Mega Watts. The Los Angeles Times reports that the James Irvine Foundation has granted $500,000 toward the preservation of LA's Watt's Towers, declaring the folk-art stalagmites "an important cultural icon." (Photo courtesy Robert Garcia/Flickr) Luck in School. The NY Times relays the story of Stanford quarterback Andrew Luck who has chosen to pursue a degree in architectural design at Stanford's School of Engineering rather than head off to the NFL draft. We wish Mr. Luck, well, all the best in his endeavors, but life as an architect can make the NFL seem like a walk in the park. Al Matisse? Variety brings us news that Al Pacino has been selected to play Henri Matisse in an upcoming film called Masterpiece detailing the French painter's relationship with his nurse, model, and muse Monique Bourgeois. Producers will soon be looking for female leads. Like Jane. The Rockefeller Foundation is accepting nominations for this year's Jane Jacobs Medal honoring two living individuals who have improved the vitality of NYC and, among other things, "open our eyes to new ways of seeing and understanding our city."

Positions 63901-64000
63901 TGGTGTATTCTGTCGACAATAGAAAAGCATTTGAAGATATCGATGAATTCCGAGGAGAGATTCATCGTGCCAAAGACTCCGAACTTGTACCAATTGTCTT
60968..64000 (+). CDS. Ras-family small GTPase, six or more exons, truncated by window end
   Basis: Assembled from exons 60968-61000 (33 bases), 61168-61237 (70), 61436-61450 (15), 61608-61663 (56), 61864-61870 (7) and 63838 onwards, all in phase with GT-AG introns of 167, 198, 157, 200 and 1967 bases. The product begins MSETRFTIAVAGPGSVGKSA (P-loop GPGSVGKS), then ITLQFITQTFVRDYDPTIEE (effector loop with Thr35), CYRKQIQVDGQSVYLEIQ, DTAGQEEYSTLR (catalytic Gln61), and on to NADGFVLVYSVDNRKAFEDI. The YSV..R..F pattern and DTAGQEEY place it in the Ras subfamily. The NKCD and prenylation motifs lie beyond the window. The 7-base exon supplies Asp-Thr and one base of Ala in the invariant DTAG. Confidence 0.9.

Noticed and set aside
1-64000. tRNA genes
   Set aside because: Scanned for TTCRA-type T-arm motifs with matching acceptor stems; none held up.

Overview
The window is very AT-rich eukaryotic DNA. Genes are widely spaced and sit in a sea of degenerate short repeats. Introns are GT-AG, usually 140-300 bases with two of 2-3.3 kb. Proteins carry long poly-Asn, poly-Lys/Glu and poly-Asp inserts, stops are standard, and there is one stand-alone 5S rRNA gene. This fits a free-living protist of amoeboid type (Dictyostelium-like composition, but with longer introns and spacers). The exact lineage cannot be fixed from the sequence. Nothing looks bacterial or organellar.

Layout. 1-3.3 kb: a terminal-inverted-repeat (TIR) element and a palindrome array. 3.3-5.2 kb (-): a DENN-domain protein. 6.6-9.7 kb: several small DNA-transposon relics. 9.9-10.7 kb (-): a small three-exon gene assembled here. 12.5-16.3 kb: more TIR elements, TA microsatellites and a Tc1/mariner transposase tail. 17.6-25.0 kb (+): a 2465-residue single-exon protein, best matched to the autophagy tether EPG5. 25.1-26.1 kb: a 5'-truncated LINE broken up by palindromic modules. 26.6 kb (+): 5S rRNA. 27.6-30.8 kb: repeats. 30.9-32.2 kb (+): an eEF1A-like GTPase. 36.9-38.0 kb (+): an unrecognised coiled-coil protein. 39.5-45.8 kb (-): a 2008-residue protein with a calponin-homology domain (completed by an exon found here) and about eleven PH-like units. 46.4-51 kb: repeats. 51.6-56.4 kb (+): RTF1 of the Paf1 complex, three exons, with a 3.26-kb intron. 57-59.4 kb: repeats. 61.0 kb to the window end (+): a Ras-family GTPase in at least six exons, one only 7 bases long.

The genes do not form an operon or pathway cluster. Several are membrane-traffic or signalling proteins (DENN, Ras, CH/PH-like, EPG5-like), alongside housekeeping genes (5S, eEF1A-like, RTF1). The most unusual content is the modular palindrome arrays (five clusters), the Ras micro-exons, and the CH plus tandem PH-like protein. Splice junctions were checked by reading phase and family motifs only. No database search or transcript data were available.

Last week, the Rockefeller Foundation handed out its Jane Jacobs Medal, now in its third year, at a fête at Thom Mayne’s sumptuous new Cooper Union building. Guests were initially relegated to a basement parlor for drinks before being ushered across the hall into the jaw-dropping Frederick P. Rose Auditorium, which is said to be the little sister of the famed 1858 Great Hall in the main building. Maybe—but only if she were wearing a gauzy, wrinkled sheath dress of aluminum lace. Could there be nicer acoustical baffling? Cooper president George Campbell, Jr., introduced Judith Rodin, president of the foundation. Before beginning her remarks, Rodin gave a shout out to a trio of city commissioners who were equal parts guests of honor and comrades at arms: Planning’s Amanda Burden, Transportation’s Janette Sadik-Khan, and, newest of the pack, HPD’s Rafael Cestero. Rodin noted that exactly 50 years ago this month, the foundation awarded its first two grants, one of which happened to go to a housewife from Manhattan. “It was to support her monograph, that single most import book on the rebuilding of the city,” Rodin said. “That kicked off 50 years of thinking about and working on urban issues.” It is in Jacobs’ honor that the awards were created in 2007, one for Lifetime Leadership, the other for New Ideas and Activism. This year’s honorees were Damaris Reyes, executive director of the Good Old Lower East Side, and Richard Kahan, founder and CEO of the Urban Assembly schools. (You can watch a nice video profile of the two shot by the Municipal Art Society, co-sponsor of the awards, below.) First up after Rodin was New Yorker architecture critic and man about town Paul Goldberger to award Kahan his medal. He had many beautiful things to say, repeatedly comparing the former head of the Urban Development Corporation to Jacobs herself: “Like Jane Jacobs, Richard Kahan loves New York and sees it with a clarity that uncovers its humanism.” “He’s a skeptic, like Jane Jacobs, but like Jane, he’s never let his skepticism spill over into cynicism.” “He was in training to be Robert Moses, not Jane Jacobs, but fortunately for us, that’s not how it worked out.” Kahan thanked Goldberger, and then admitted that while he was honored to be receiving the lifetime achievement, “not to be ungrateful, but I’d rather be getting the award for the up-and-comer.” Circling around to Goldberger’s point, Kahan said that Moses versus Jacobs “presents a false dichotomy.” Indeed, the genius of New York was both its intimate scale and its immense monumentality. He said you have to empower the community so it can be a part of big change. Mary Schmidt Campbell, dean of the Tisch School for the Arts at NYU, invoked Howard Zinn’s A People's History of the United States in her introduction for Reyes, and in many ways echoed Kahan saying that Reyes, too, was at the front ranks spending most of her adult life fighting for the rights of public housing residents and the disappearing culture and community of the Lower East Side. In a stirring speech that at times brought her to tears—“I always cry, even though I told myself I wouldn’t tonight”—Reyes recounted her trials and travails in Manhattan’s most mixed neighborhood. “Today the benches are gone, and the street life with it. Mom and Pop shops are disappearing as people are evicted and rents continue to rise. We fight, and we continue to hold out.” Reyes received a standing ovation. The other ovation goes to 41 Cooper. After the medal presentation, guests made their way to the Alumni Roof for some delectable drinks and treats, including a steak bar and make-your-own mash potatoes. Charlie Rose, accompanying Amanda, was ever so gracious to take a picture with our friend and big fan, Nancy. Meanwhile Commissioner Sadik-Khan was chatting it up for part of the night with Paul Steely White of Transportation Alternatives, no doubt cooking up new schemes to foil the city’s drivers. At one point, we bumped into Charles Renfro, Giuseppe Lignano and Adda Tolla of LOT-EK, as well as about a dozen other spiffily dressed folks we took for designers but didn’t happen to know. Former MAS president Kent Barwick told us he would shortly be back in action at the advocacy group, "the resident crank in the attic." "Whenever they need to know about the Peloponnesian War, they'll come ask me," he joked. And his successor, Vin Cipolla, confided in us that he has a soft spot for Solange Knowles though not Beyonce. Also, he promised big things from the MAS in the coming months, after some reorganizing and rethinking. Ron Shiffman, the Pratt professor, community planning advocate, and former city planning commissioner, got a shout-out from Kahan during his speech for being an inspiration. On the roof, Shiffman told us that he was sorry they don’t make ‘em like Kahan anymore, who, after a period of butting heads, came around to plan such path-breaking projects as Battery Park City and the Bronx Center. “You can’t do planning like he did,” Shiffman said, a note of disappointment in his voice. “Not anymore.”